Chart 4 presents the gap in the scores between black and other students. This chart shows the average reading test scores of 9-year olds, but other test results for older students follow a similar pattern. (Scores and gaps identified on this graph with an asterisk are statistically significantly different from the 2004 scores or the 2004 gap of 26 points.) While data indicate some decline in the gap, no clear, consistent decline over time exists, and a substantial disparity remains. For example, due to the size of the samples of black students in the Long Term Trend NAEP, the gap in 2004 actually is not significantly different from the gaps reported in 1980, 1988, 1994 and 1996.

Though these charts in themselves do not prove that the increased educational spending has no impact, more detailed econometric analysis supports such conclusions.

Chart 4: Reading Scores by Race, National Assessment of Educational Progress Long-Term Trend Assessments

These studies usually show that increased expenditures on public schools have not produced a positive effect on student performance. This is true of overall expenditures, and with regard to spending on various categories such as those on reducing the student-teacher ratio, teacher salaries, facilities and administration.[5]

How can resources not matter?

The historical paradox is that increased resources have been devoted to public schools for more than three decades, yet our nation’s typical public-school system seems to be doing no better.

How is it possible that resources do not matter? Of course, resources matter, but in order to be effective, they must be wisely spent. There are many good schools and school districts that make productive use of their funding. However, the data comprising the historical paradox implies that ineffective use of resources must be quite pervasive.

The historical paradox also does not imply that resources cannot matter. What it does imply is that there are improper incentives to use resources effectively in many settings. In the next section, we discuss government-directed initiatives to address this problem, with a particular focus on Kentucky’s experience. We then contrast this with the potential of increased school choice.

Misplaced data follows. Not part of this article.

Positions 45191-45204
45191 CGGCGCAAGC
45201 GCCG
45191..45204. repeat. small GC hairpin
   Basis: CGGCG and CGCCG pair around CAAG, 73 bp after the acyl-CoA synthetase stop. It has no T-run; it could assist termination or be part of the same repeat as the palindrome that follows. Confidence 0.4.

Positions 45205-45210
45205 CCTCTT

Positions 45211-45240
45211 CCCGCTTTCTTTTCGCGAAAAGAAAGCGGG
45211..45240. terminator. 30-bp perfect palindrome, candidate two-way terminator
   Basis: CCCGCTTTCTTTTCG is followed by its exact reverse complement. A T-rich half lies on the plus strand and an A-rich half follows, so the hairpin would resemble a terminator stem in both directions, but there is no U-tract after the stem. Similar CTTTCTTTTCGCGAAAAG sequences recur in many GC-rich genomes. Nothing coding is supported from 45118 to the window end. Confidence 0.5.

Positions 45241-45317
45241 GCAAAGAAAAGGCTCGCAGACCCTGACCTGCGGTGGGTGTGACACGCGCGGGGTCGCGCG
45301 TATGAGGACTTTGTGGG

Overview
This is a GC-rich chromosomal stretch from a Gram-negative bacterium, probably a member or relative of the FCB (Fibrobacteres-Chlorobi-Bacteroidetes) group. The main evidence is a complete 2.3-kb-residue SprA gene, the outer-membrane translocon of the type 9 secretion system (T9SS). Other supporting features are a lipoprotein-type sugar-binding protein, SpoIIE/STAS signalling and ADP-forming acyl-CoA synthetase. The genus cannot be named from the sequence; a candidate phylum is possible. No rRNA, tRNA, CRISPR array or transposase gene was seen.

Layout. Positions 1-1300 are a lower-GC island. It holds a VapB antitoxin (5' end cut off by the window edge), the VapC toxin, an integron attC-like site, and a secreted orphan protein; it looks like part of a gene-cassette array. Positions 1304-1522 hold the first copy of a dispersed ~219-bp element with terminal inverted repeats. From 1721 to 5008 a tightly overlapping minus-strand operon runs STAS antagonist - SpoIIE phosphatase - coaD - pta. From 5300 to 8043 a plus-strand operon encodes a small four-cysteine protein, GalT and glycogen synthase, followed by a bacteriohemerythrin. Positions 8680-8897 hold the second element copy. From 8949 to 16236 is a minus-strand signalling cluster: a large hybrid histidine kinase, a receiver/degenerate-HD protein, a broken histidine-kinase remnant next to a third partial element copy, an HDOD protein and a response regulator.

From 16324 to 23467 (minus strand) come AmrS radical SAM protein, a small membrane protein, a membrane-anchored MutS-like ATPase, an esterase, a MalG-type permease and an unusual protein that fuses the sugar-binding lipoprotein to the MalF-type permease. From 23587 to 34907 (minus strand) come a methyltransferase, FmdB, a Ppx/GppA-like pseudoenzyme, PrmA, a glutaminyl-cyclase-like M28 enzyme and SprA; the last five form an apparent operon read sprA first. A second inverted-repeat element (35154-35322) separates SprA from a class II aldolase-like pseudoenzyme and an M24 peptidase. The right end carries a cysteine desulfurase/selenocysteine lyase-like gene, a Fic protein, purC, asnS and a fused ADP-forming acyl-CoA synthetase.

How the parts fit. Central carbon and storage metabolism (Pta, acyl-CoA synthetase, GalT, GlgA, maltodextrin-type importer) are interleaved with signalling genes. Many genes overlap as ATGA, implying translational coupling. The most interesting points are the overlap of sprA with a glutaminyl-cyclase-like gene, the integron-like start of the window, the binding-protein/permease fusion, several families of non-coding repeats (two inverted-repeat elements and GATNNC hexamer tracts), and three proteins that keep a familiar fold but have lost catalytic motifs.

More from Fears Versus Facts About School Choice

You can read more from Fears versus facts about school choice: An overview of issues surrounding the effects of competition on public education in the pages below.

References

  1. Snyder, T.D., Dillow, S.A., and Hoffman, C.M., “Digest of Education Statistics 2007” (NCES 2008-022). National Center for Education Statistics, Institute of Education Sciences, U.S. Department of Education. Washington, DC. 2008
  2. Hanushek, Eric, “Publicly Provided Education,” in A. Auerbach and M. Feldstein (eds.), “Handbook of Public Economics,” Volume 4, Amsterdam: Elsevier Science B.V., 2002
  3. Snyder, T.D., Dillow, S.A., and Hoffman, C.M., “Digest of Education Statistics 2007” (NCES 2008-022). National Center for Education Statistics, Institute of Education Sciences, U.S. Department of Education. Washington, DC. 2008
  4. http://nces.ed.gov/nationsreportcard/ltt/results2004/nat- reading-scalescore.asp Perie, Moran, and Lutkus (2005)
  5. Hanushek, Eric, “Publicly Provided Education,” in A. Auerbach and M. Feldstein (eds.), “Handbook of Public Economics,” Volume 4, Amsterdam: Elsevier Science B.V., 2002.